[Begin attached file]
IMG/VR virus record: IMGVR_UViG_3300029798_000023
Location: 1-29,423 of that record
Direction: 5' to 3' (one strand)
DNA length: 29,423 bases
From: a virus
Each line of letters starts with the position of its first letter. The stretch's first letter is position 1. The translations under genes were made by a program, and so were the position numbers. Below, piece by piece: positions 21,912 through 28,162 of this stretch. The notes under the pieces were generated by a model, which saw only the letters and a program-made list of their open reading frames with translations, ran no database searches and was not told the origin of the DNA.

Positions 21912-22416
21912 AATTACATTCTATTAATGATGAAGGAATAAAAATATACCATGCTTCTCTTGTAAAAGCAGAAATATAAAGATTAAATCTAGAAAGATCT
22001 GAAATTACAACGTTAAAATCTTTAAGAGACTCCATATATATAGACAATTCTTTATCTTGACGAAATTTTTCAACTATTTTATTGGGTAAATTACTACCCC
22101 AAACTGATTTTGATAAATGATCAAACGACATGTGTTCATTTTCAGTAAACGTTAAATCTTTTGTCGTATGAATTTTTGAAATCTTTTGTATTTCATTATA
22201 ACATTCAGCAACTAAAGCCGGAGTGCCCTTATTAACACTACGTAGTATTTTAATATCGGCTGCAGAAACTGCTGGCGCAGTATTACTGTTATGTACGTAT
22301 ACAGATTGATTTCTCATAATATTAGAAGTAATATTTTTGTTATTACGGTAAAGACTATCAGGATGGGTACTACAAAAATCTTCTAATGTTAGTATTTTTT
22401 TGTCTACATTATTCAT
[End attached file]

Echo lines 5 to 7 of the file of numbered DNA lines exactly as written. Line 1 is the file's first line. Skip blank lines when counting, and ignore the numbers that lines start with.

From: a virus
Each line of letters starts with the position of its first letter. The stretch's first letter is position 1. The translations under genes were made by a program, and so were the position numbers. Below, piece by piece: positions 21,912 through 28,162 of this stretch. The notes under the pieces were generated by a model, which saw only the letters and a program-made list of their open reading frames with translations, ran no database searches and was not told the origin of the DNA.

Positions 21912-22416